China’s Xi’an Y-20 heavy military transport aircraft, made by Aviation Industry Corporation of China (AVIC), is seen at the International Aviation & Aerospace Exhibition in Zhuhai in 2016. AVIC is on the U.S. defense department’s sanctions list.
Among the sanctioned Chinese companies are Aero Engine Corporation of China (AECC), China’s leading developer of fighter engines, and the Aviation Industry Corporation of China (AVIC), a defense and aerospace conglomerate. AVIC, a major shareholder of AECC, belongs to the Chinese government’s central state-owned Assets Supervision and Administration Commission, making it a jewel of the state-owned economy.
Other companies make solar energy panels, and are sanctioned for using forced labor in China’s western region of Xinjiang, where millions of ethnic Uyghurs and other minorities have been subjected to severe human rights abuses, according to the U.S. government, the United Nations, Uyghur rights groups, and other NGOs. The Chinese government denies the accusations.
“It’s long been expected that (TSP) mutual funds, pension funds, were able to skirt sanctions and invest in both sanctioned and often quite unsavory Chinese entities – it’s both depressing but also heartening to see these expectations proven and reported out,” said Isaac Stone Fish, founder and CEO of Strategy Risks, a data company that focuses on exposure to China and the associated risks.
He called for greater transparency for individual investors in the plan so that they could opt out of any investments in sanctioned Chinese companies if they want to.
Muddy Sanctions SystemAmericans can legally invest in many sanctioned companies because only one U.S. sanctions list – the Office of Foreign Assets Control’s Specially Designated Nationals and Blocked Person List – explicitly bars investment in listed companies by any American. The other lists don’t specifically have a ban on economic activity. The president has the authority to issue an executive order instructing the Treasury Department to add these companies to the OFAC SDN list, but that hasn’t happened.
The inconsistency in the complex sanctions system also drew the ire of some lawmakers.
“The federal government’s approach to blacklisting malign agents of the CCP (Chinese Communist Party) is more of a cacophony than a symphony,” said Congressman Ritchie Torres, a Democrat from New York. “There are multiple departments with multiple blacklists, but there’s an alarming lack of coordination between and among them. When it comes to holding the CCP accountable, the left hand of the federal government doesn’t know what the right hand is doing.”
Officials with the White House and National Security Council did not respond to multiple requests for comment.
Looking to LawmakersThe whole thing “is sort of mind boggling,” said Matt Turpin, a fellow at the Hoover Institution specializing in U.S. policy towards China.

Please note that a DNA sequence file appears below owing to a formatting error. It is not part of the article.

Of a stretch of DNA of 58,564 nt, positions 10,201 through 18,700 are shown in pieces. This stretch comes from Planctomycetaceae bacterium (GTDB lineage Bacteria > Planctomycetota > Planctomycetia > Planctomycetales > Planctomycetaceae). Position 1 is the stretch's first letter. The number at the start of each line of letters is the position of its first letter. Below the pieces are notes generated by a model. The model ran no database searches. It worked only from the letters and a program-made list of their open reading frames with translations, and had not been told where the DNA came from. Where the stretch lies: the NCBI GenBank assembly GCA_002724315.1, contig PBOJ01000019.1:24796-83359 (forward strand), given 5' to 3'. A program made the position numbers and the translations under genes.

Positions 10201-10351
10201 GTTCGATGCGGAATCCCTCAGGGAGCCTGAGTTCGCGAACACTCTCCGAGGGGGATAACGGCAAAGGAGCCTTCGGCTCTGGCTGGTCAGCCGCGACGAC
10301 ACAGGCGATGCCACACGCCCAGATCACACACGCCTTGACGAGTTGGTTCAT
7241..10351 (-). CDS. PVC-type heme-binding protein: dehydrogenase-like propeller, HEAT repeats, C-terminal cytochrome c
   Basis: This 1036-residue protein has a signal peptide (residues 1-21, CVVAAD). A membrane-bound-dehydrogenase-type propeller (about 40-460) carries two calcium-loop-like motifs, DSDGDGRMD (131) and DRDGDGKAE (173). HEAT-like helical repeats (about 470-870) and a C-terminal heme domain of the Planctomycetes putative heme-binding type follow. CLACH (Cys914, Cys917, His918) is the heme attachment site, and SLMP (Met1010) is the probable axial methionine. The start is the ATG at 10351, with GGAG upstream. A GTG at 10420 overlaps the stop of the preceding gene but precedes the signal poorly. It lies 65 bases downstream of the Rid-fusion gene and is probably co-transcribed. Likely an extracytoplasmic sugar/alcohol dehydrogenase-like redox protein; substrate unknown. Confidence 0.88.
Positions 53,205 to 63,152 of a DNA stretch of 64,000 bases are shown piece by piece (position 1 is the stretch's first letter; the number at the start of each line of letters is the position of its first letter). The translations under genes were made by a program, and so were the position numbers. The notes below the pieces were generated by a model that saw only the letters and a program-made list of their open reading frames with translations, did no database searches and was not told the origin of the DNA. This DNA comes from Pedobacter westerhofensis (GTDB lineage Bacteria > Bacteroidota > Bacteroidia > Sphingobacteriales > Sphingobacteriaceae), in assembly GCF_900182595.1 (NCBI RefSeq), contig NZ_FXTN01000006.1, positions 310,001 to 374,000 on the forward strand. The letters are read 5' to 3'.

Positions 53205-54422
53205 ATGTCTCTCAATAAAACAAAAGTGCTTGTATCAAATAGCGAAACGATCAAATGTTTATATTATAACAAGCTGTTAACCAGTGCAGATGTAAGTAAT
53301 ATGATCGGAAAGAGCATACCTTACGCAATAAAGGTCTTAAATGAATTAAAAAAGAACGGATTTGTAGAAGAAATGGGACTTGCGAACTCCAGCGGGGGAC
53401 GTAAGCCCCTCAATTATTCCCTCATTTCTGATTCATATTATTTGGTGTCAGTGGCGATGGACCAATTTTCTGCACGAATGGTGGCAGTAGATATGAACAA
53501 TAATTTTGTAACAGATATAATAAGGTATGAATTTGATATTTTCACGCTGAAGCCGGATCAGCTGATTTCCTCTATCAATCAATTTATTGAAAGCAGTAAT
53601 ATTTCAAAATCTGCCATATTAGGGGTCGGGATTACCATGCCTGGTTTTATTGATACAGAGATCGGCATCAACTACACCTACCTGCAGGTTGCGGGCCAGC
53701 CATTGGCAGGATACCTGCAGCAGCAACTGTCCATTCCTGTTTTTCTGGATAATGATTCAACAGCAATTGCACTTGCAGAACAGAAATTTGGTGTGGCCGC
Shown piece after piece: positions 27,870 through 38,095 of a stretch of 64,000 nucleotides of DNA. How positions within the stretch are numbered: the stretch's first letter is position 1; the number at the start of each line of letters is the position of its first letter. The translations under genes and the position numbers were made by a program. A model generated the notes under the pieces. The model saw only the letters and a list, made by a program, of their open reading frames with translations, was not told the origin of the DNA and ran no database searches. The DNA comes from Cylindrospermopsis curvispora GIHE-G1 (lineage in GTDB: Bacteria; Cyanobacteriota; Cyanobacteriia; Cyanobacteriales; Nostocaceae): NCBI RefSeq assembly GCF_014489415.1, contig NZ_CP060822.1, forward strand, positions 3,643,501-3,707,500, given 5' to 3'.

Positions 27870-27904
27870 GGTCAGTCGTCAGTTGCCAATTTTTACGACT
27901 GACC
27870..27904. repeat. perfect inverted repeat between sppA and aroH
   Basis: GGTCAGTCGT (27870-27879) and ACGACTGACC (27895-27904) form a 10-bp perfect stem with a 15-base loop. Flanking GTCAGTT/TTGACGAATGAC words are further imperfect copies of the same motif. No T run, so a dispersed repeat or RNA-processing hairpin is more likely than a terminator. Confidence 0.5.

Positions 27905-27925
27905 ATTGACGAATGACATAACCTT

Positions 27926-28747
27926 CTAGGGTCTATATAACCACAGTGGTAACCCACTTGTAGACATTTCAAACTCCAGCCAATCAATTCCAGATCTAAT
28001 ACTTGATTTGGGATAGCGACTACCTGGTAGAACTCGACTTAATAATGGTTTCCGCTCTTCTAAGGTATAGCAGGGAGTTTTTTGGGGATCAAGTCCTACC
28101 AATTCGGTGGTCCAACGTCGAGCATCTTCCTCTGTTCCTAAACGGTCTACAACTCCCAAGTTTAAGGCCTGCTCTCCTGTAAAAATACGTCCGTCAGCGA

Turpin noted divisions within the executive branch over China policy – with “a difference of mindset” between agencies that have economic goals, and those focused on national security in what he sees as a new Cold War.
“We have a whole set of folks that have not been able to understand those dynamics yet, despite now three administrations making it clear that the world has changed,” he said.
“This is going to actually require legislation – it would appear that it’s just too difficult for the administration to make it happen,” added Turpin, who served under Trump as the U.S. National Security Council’s Director for China and the Senior Advisor on China to the Secretary of Commerce. He also served under Obama, and later Trump, as an advisor on China to the Chairman and Vice Chairman of the Joint Chiefs of Staff in the Pentagon.
Mast, the Florida Congressman, said there are other benefits to looking at the issue in Congress.
“Legislative action is better than executive action,” he told Newsweek. “Let your 435 representatives and 100 senators go out there and be on record … Don’t give the executive branch that authority. That also makes it permanent. It doesn’t change from administration to administration, which is important.”
Other efforts have been made in the past. For example, Sen. Tommy Tuberville, a Republican from Alabama, previously introduced legislation to prohibit any TSP funds from being invested in any entity based in the People’s Republic of China – regardless of sanctions.
Sen. Marco Rubio, a Republican from Florida, along with Ernst and other lawmakers, reintroduced on May 18 the Taxpayers and Savers Protection Act of 2023 (TSP ACT), which would prohibit investment of TSP assets into companies listed on the exchanges of the “countries of concern.”
“Right now, the retirement savings of American service members and federal workers are flowing to Chinese companies that undermine our national security,” Rubio said in a statement to Newsweek. “This is a threat to our country, and it must stop.”
The proposal has bipartisan support, including from Shaheen, the Democrat from New Hampshire. A different version of the bill was introduced in May 2021 and failed to get traction during the last congressional session.
Valerie Bauman can be reached at [email protected]. Find her on Twitter @valeriereports
Source : Newsweek